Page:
Junk mail, be gone
Investigating the best way to stop the seemingly endless flow of catalogs you never asked be delivered.
Wed, Apr 08, 2009 at 11:34 AM
Some environmental problems—that global warming thing, say—are understandably hard to solve. It stands to reason that rewiring the entire planet will probably cost some money and probably take some time.
What's annoying, however, is how hard you have to work to solve even simple problems. Take catalogs—say you'd like fewer delivered to your house. Like the one from Levenger, billed as "Tools for Serious Readers," that seems to appear every day or two in my mailbox. (No, thank you, I do not want the $54 leather pen cup or the $35 wallet for my Post-it flags.) You'd think there would be one button you could click to end the stream of catalogs flowing into households, like the one that shut off those dinnertime phone calls a few years ago.
But you'd be wrong.
Last year a group of committed individuals backed by the National Wildlife Federation and the Natural Resources Defense Council set up a website called catalogchoice.org. It allows you to go through an alphabetical list of catalogs. You can choose the ones you no longer want to receive, and they will notify the merchant on your behalf. "It's far less time-consuming than calling customer service and being put on hold," says April Smith, the Catalog Choice project manager. She couldn't be more reasonable, and neither could the website's executive director, Chuck Teller, when he adds, "We're just trying to do what's right for the world here, to help us all tread a little more lightly."
Teller's outlook is not hyperbole—the energy required just to make the paper for last year's 19 billion catalogs produced as much carbon dioxide as 2 million cars while discharging 53 billion gallons of wastewater. But no good deed goes unopposed: The Catalog Choice website was barely launched before the head of the Direct Marketing Association (DMA) sent an e-mail to their thousands of members, urging them not to cooperate. It instructed retailers to "just say no" to Catalog Choice, arguing that the project wanted "to eliminate catalogs as a marketing medium."
As a result of the DMA's campaign, some merchants won't stop their mailings to those who opted out on Catalog Choice. Still, the effort hasn't been in vain. The bad publicity that ensued when the DMA e-mail leaked convinced the association to update its own mail preference service (DMAchoice.org). For years they charged money for the privilege of opting out of catalogs; as of January, the service is free. Safety valves like the DMA's mail preference service help keep consumer discontent to a minimum and ward off stronger action. As DMA official Steve Berry puts it, a Congressional law like the one that shut down telemarketers poses "a great threat." We should be so lucky.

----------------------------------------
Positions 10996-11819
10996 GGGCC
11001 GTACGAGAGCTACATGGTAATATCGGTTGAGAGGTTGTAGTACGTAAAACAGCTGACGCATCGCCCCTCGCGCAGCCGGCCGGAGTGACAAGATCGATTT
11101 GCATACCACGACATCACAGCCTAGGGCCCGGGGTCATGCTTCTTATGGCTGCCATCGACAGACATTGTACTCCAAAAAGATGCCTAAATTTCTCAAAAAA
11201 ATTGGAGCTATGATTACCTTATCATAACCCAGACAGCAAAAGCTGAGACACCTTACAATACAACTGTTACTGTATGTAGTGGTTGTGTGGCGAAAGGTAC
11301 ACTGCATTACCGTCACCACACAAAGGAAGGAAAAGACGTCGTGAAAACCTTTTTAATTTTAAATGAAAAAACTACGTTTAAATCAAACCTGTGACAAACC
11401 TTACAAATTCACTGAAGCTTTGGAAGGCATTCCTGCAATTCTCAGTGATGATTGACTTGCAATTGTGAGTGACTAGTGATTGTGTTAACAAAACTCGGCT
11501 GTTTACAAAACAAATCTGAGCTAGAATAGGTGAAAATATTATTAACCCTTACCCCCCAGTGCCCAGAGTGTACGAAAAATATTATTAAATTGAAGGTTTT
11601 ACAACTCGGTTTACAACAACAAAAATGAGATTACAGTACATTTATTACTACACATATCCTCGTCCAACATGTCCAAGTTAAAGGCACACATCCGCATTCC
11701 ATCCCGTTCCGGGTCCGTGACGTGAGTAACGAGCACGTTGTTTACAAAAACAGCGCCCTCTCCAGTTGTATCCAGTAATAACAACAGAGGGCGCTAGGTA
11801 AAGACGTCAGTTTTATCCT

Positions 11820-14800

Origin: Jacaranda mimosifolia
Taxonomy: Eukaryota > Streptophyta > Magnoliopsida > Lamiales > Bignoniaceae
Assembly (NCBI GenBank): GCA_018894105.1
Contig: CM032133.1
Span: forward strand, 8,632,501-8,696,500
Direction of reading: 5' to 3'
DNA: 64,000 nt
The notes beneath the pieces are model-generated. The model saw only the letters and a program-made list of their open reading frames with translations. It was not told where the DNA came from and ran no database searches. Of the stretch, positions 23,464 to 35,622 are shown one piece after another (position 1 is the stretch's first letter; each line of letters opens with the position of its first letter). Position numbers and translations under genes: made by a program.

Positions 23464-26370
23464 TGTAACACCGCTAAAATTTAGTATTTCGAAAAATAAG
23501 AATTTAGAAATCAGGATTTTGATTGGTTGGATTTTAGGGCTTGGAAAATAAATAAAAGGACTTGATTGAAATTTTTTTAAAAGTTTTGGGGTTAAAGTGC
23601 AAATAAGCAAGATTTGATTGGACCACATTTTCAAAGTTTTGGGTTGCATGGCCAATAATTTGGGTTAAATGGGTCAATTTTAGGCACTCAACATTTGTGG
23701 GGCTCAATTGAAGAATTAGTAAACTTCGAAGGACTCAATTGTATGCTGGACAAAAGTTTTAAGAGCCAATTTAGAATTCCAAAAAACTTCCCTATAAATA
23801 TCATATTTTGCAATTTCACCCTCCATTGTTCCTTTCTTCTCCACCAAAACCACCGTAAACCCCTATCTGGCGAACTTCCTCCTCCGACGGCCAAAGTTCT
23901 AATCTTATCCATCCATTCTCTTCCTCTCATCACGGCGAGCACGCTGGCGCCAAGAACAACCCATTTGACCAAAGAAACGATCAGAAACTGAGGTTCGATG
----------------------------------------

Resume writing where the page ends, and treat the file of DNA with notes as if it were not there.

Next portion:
You still need to give the DMA your credit information if you want them to shut off the stuffporn flow. They promise not to charge you or to give out your number. Still, it's a little like asking the hens to send their Visa numbers to the Fox Security Association. And the DMA salts the wound by insisting they do this to, in the words of Berry, "protect list hygiene," an Orwellian coinage that means they fear some knave might impersonate you to unjustly deprive you of a catalog you were pining for.
After thinking about it for a few minutes, I swallowed hard and turned over my credit card to the DMA's webmaster. I'd already signed up on the infinitely more user-friendly catalogchoice.org. That's how much I hate catalogs. To me, catalogs are one more cog in an endless earth-wrecking, soul-draining machine designed to get us to want. I don't want anybody telling me about the $8 Book Bungee bookmark, which "marks your page and keeps your book safely closed," or the Thai book pillow, "a miniature version of the ones villagers make in northeast Thailand." If rejecting both items marks me as a decidedly unserious reader, so be it.
Because I don't want to want. All I want is to be left alone to read.
Story by Bill McKibben. This article originally appeared in "Plenty" in May 2008.